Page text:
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Keeping Your Staff Happy - what many employers are missing.


Greetings, and welcome to another blog post by yours truly, Caesar Rondina, the author of "The Author's Pen." I love to hear your thoughts. Please feel free to leave a comment. Tonight's topic is based on sound business practices. Keeping Your Staff Happy - what many employers are missing. I owned a successful two-way commercial radio business for seventeen years. I kept it for some time after becoming a career firefighter before I eventually sold it. I loved being in business for myself. However, I also loved being a volunteer firefighter and felt ready for a career change. As a volunteer, I took this time to take numerous fire fighting courses and EMT courses and went on to become a State Of Connecticut Licensed Paramedic. All before taking the exam and becoming a career firefighter.

I could take the time to do all this because I had a successful business. One that granted me the time to continue these studies. The question is, how did I achieve that? It was not easy and took some time. I learned early in my career that taking care of my business clients was paramount. However, taking care of my staff was equally important. The main rule is business, or at least it should be, is the one I followed. It goes like this:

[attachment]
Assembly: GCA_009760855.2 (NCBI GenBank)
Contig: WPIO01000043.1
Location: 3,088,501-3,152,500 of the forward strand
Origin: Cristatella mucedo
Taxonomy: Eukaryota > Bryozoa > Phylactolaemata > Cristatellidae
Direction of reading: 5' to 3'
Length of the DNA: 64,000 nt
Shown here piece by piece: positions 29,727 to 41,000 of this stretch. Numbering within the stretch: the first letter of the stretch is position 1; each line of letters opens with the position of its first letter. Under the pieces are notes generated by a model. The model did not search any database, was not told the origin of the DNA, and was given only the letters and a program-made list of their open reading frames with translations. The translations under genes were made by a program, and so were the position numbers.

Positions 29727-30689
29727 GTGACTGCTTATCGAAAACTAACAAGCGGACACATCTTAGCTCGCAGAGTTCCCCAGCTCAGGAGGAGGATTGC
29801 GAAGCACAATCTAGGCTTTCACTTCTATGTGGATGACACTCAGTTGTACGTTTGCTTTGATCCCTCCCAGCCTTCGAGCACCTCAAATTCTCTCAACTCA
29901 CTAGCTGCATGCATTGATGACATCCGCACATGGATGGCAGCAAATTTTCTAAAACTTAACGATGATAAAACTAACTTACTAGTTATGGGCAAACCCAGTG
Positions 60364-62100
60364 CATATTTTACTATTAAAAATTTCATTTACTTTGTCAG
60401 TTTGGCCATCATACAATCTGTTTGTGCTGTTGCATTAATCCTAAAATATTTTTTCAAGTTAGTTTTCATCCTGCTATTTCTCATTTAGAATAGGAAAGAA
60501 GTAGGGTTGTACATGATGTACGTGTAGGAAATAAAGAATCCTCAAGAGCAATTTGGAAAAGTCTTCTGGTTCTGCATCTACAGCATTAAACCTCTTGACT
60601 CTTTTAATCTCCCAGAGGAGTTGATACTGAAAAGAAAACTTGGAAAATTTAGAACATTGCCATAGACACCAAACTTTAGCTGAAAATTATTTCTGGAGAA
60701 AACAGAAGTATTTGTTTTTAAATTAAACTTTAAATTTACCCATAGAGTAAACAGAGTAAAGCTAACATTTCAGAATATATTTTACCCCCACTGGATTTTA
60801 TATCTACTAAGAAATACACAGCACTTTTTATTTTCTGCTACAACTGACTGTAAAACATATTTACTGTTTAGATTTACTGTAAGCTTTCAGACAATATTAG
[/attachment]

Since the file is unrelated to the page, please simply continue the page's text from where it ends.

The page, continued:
Without us, there is no you, and without you, there is no us.

What does that mean? Simply put, it means when there is no business, there is no staff. When there is no staff, there is no business. Therefore, they both need one another. Any company that takes the attitude that they do not require you, the worker bees, is doomed for failure. Notice I use the term staff rather than employee. I believe that the term employee does not make an individual feel like part of the team. The term employee leads a person to feel they are easily replaceable. However, the word staff makes an individual feel like they are part of the team. The reality is, running a business is a team effort. A strong marriage between the company and its staff. I followed that principle after I retired from the fire service and finished my working career in corporate management for a commercial ambulance service. All of this while writing books and doing public speaking. I learned a great deal about people along this journey.